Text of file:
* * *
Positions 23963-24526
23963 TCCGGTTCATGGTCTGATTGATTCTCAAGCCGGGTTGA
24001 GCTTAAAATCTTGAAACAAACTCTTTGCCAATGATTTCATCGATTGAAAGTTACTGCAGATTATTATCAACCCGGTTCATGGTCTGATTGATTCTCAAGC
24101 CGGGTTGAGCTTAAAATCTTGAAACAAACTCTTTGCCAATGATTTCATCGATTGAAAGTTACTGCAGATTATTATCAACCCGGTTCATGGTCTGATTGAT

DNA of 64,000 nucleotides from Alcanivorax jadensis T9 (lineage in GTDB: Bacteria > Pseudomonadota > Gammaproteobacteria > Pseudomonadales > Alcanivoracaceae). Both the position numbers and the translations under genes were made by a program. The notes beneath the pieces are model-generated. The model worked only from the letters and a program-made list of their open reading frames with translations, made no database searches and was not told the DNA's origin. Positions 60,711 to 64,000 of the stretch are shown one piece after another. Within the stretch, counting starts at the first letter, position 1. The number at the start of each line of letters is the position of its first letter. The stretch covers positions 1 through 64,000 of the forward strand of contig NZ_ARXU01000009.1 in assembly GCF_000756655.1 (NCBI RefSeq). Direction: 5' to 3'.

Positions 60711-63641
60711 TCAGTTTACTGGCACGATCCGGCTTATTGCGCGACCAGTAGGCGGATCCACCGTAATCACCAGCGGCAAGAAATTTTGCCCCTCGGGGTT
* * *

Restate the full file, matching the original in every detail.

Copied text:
Positions 23963-24526
23963 TCCGGTTCATGGTCTGATTGATTCTCAAGCCGGGTTGA
24001 GCTTAAAATCTTGAAACAAACTCTTTGCCAATGATTTCATCGATTGAAAGTTACTGCAGATTATTATCAACCCGGTTCATGGTCTGATTGATTCTCAAGC
24101 CGGGTTGAGCTTAAAATCTTGAAACAAACTCTTTGCCAATGATTTCATCGATTGAAAGTTACTGCAGATTATTATCAACCCGGTTCATGGTCTGATTGAT

DNA of 64,000 nucleotides from Alcanivorax jadensis T9 (lineage in GTDB: Bacteria > Pseudomonadota > Gammaproteobacteria > Pseudomonadales > Alcanivoracaceae). Both the position numbers and the translations under genes were made by a program. The notes beneath the pieces are model-generated. The model worked only from the letters and a program-made list of their open reading frames with translations, made no database searches and was not told the DNA's origin. Positions 60,711 to 64,000 of the stretch are shown one piece after another. Within the stretch, counting starts at the first letter, position 1. The number at the start of each line of letters is the position of its first letter. The stretch covers positions 1 through 64,000 of the forward strand of contig NZ_ARXU01000009.1 in assembly GCF_000756655.1 (NCBI RefSeq). Direction: 5' to 3'.

Positions 60711-63641
60711 TCAGTTTACTGGCACGATCCGGCTTATTGCGCGACCAGTAGGCGGATCCACCGTAATCACCAGCGGCAAGAAATTTTGCCCCTCGGGGTT